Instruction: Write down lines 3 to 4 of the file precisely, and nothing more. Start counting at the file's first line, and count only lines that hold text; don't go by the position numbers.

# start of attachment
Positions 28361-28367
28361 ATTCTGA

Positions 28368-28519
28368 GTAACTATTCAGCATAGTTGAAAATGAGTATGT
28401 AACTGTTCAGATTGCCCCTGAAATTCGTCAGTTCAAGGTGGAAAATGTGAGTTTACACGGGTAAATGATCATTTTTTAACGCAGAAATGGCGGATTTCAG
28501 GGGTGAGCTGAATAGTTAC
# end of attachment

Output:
Positions 28368-28519
28368 GTAACTATTCAGCATAGTTGAAAATGAGTATGT